The Sea Wolves (1980) with art by Arnaldo Putza, majors on the 'stars' of the film - the sort of line-up we will never see the likes of again.
By this time, I was looking at my collection, and film posters in general, in a completely different way. It had finally dawned on me that this story was not really about the cinema at all per se – it was rather about a great lost tradition of popular British art, one that had vanished almost overnight in the mid-80s, when computer graphic-design technology swiftly rendered hand-painted posters a fatally slow and expensive anachronism. Here, I realised, was a coherent and neatly self-contained body of work, commercial in intent but with obvious artistic and social significance, possessing a clear beginning, middle and end, and with its own cast of often larger-than-life characters. It was the perfect story, and I had some difficulty believing no one had ever tried to write it up before.
But they hadn’t, so I tidied up my manuscript, added a short ‘epilogue’ attempting to explain the significance of the history as I now saw it, and, with a deep breath, in August 2003 submitted it to the publishing department of the British Film Institute. After a series of frustrating delays, during which I became increasingly paranoid that somebody else was going to steal my thunder, the BFI’s new Head of Publishing Rebecca Barden enthusiastically signed it up in July 2005. We were off.
Steve Chibnall did a meticulous job of editing down my sometimes rambling manuscript into a tight, logically structured narrative, and Mike Caldwell, the BFI’s Head of Posters at their Berkhamsted archive, patiently guided me around his empire while I selected possible illustrations. After we had picked out about 100 of the BFI’s best posters, plus 200 of my own, Mike then photographed everything in his studio over a couple of intensive afternoons, and got the results down to Tom Cabot, the book’s production manager back in London. Tom put the book together impressively quickly over a few frantically busy late-autumn weeks, and it at last appeared in December 2006, just in time for the Christmas market.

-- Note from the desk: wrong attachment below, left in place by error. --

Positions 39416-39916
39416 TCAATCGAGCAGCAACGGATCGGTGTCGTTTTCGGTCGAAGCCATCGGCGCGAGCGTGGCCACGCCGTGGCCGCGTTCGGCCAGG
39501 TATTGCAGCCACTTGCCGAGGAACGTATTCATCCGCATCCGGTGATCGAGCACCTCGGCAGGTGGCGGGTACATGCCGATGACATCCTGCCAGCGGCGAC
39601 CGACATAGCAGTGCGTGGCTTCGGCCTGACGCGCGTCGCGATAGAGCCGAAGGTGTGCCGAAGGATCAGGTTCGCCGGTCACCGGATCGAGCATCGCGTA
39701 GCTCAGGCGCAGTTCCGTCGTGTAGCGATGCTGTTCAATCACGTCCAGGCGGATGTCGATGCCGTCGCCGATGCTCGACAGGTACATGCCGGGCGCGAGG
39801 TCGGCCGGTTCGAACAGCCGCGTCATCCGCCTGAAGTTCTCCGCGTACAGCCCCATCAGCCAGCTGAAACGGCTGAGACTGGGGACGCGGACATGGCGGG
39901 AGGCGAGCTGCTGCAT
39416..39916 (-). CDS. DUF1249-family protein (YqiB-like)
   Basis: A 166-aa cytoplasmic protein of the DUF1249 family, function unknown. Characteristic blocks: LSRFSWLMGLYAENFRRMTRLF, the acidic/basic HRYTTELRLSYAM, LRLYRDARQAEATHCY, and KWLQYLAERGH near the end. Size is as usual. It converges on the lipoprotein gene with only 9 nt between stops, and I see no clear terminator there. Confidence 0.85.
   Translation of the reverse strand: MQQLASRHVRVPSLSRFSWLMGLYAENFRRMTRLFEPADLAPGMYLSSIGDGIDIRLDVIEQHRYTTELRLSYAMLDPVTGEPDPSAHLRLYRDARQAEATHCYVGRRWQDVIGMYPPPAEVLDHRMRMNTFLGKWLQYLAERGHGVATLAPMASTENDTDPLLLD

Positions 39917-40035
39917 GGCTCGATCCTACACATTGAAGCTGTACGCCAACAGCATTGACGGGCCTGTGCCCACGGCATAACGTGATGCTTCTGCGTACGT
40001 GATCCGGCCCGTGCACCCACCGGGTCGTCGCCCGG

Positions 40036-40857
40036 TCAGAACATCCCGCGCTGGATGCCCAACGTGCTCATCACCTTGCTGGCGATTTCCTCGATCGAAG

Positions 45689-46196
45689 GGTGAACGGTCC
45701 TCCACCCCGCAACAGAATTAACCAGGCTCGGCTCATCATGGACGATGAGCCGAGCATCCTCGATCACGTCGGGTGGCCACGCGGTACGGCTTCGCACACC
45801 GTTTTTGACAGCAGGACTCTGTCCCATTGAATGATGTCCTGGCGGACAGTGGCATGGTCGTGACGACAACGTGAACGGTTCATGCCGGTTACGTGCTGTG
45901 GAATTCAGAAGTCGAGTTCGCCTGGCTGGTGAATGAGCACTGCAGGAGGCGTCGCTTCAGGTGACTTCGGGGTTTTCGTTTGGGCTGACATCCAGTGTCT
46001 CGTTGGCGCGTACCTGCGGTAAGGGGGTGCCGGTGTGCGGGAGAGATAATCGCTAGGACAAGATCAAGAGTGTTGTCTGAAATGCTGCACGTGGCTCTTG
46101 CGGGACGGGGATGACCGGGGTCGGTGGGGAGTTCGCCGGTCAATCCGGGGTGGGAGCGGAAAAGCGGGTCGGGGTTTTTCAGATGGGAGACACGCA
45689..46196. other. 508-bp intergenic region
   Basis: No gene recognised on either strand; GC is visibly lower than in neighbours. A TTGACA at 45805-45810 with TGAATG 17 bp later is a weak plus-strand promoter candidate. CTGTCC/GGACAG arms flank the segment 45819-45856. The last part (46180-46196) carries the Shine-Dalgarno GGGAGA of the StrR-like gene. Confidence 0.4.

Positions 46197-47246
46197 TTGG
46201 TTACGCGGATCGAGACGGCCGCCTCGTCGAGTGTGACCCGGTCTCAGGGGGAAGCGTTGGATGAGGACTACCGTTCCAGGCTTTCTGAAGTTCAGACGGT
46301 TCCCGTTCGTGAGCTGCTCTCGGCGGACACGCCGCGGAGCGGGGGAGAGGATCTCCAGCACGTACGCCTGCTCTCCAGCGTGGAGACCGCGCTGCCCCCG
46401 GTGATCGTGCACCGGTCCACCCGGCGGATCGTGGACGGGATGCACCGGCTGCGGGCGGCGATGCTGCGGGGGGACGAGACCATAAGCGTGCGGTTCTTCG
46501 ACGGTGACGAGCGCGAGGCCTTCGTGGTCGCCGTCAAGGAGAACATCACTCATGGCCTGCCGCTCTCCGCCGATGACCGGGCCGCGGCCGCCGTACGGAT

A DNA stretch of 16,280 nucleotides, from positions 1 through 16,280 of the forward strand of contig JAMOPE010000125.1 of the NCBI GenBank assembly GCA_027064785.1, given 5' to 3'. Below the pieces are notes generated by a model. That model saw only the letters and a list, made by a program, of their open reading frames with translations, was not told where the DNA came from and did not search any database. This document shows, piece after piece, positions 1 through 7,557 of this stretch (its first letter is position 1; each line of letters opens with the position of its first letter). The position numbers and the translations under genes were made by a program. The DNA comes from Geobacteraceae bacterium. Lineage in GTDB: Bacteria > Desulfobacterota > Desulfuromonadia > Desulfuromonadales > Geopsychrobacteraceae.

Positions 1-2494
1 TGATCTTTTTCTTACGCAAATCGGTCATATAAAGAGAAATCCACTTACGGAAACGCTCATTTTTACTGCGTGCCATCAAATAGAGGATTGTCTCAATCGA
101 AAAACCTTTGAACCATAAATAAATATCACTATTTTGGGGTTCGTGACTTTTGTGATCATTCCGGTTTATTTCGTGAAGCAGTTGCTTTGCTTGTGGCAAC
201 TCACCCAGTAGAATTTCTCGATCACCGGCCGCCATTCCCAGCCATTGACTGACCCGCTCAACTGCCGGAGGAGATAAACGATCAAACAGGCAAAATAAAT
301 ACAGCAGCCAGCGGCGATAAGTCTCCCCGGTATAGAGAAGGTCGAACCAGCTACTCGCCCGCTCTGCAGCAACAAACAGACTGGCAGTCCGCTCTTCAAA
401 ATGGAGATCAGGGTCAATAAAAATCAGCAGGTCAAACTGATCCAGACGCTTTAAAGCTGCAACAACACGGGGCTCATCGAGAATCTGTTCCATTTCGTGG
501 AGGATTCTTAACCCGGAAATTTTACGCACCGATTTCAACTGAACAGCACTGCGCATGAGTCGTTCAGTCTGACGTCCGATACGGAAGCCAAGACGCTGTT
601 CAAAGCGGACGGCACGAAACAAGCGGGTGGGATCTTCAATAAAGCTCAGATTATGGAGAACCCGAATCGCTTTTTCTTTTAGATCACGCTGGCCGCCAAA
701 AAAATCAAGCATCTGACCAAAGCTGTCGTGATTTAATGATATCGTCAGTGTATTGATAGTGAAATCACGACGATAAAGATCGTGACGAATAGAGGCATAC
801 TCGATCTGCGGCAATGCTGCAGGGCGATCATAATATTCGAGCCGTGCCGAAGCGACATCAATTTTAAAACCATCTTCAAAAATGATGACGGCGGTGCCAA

I was pleased with the book in the book in the end, and hope readers will share my enthusiasm. The story it tells is multi-faceted, taking in the rise and fall of a great forgotten tradition of popular British art, a lost world of craftsman-led printing, and an uproarious bunch of old-time publicists, who knew better than anyone that the way to sell their movies was with shamelessly over-the-top hype. Above all, perhaps, it recalls a time when a “trip to the pictures” was still something special, when the cinemas themselves still had real character, and the films – good, bad and indifferent – always LOOKED as though they could be the Greatest Thing Ever Made. If my book inspires people to start considering some of the artists behind this “Land That Time Forgot”, or indeed helps to reproduce the vivid thrill of excitement I had when I first clapped eyes on Tom Chantrell’s glorious quad of the same name 33 years ago, then I guess it will have done it’s job.
Sim Branaghan is the author of British Film Posters – An Illustrated History